Television is measured by impacts in units of 30 seconds, whereas online is measured by impressions with no time exposure element. For the two to be comparable, we need to use duration-based measurement for online viewing. Everything needs to be clearly labelled so we aren’t comparing apples and pears.

Meanwhile, addressable television is on the rise but is far from ubiquitous. In order to realise the long-promised future where television is a more efficient, targeted and digital-like medium, we need to reach a point where content and distribution are more vertically integrated.

In this future, new measurement opportunities may complement the data offered by BARB through the likes of set-top box data. A more digital-like television future offers the opportunity to deliver precision at scale.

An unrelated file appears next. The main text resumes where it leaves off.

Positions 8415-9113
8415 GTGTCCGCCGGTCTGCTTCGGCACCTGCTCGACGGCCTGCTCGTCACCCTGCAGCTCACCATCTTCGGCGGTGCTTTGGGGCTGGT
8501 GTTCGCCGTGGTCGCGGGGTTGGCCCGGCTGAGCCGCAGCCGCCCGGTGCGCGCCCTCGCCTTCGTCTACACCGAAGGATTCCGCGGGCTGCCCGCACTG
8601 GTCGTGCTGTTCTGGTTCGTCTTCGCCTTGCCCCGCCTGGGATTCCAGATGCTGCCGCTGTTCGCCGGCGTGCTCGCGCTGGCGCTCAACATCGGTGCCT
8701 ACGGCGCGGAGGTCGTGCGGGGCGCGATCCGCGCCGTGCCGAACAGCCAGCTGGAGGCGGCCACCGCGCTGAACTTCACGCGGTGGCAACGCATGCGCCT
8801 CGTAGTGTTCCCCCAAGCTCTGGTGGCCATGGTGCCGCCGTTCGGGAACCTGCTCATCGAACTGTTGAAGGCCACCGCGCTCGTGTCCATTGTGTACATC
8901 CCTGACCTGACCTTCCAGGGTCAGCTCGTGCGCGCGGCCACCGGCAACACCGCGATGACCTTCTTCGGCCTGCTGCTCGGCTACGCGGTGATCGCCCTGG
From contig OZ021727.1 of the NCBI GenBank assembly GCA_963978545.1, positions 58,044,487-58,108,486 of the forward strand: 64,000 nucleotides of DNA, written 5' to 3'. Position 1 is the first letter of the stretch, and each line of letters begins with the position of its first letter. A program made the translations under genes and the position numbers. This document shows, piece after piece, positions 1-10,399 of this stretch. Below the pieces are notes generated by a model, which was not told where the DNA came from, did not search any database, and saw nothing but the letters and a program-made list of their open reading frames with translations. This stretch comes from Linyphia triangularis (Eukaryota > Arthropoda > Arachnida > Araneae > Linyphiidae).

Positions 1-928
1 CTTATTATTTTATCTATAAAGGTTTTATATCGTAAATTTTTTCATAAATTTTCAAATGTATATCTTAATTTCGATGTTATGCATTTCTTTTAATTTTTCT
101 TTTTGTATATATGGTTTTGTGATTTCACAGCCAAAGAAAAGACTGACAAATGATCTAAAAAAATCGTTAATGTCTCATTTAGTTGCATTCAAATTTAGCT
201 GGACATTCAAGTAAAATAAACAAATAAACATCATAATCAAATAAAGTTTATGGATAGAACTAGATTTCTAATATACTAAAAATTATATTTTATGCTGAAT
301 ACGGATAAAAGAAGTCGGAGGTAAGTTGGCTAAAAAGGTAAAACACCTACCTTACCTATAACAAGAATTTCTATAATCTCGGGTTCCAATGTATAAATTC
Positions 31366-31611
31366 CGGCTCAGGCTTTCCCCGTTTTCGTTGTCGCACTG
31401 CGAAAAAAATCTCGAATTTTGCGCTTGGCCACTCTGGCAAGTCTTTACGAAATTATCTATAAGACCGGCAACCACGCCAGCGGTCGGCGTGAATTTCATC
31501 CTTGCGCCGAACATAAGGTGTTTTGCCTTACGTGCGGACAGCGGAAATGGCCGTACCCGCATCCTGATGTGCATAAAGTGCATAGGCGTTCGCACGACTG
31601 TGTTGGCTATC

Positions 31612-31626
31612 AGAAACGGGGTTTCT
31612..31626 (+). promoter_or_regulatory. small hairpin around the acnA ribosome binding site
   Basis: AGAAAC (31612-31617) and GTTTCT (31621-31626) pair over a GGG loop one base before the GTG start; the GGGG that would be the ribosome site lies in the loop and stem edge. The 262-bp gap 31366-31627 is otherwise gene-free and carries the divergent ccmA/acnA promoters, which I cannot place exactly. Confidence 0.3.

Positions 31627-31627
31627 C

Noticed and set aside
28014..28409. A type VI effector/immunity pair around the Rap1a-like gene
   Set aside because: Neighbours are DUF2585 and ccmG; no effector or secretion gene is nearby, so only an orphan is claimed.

Trusted and accurate measurement remains essential to accountability, planning and optimisation, and increasingly so in a world where we see displacement, fragmentation and disruption. Ultimately, we need to understand the value that each exposure drives for advertisers. The outcomes are what are important; measurement allows us to link exposure to value.

The industry must come up with a measurement solution enabling better understanding of viewing patterns across all screens and channels. This is still some years away, even in the most advanced markets.

BARB’s Project Dovetail in the UK is setting the example, although we must remain patient before we achieve multiple-screen advertising campaign performance. Regardless, the JIC principles underpinning Barb should not be weakened or compromised.

Despite everything, linear television has sustained advertiser demand, giving the impression that it is as effective and essential as ever, but for how long, and in what balance relative to the alternatives?

Emma Moorhead, Head of Activation Planning, Wavemaker

This article is an exclusive preview taken from Barb’s latest Viewing Report, to be published on 21 May 2019.

NickDrew, CEO, Fuse Insights, on 11 Jun 2019
“Really thoughtful and impartial piece, and Vic's comment really adds more insight to it.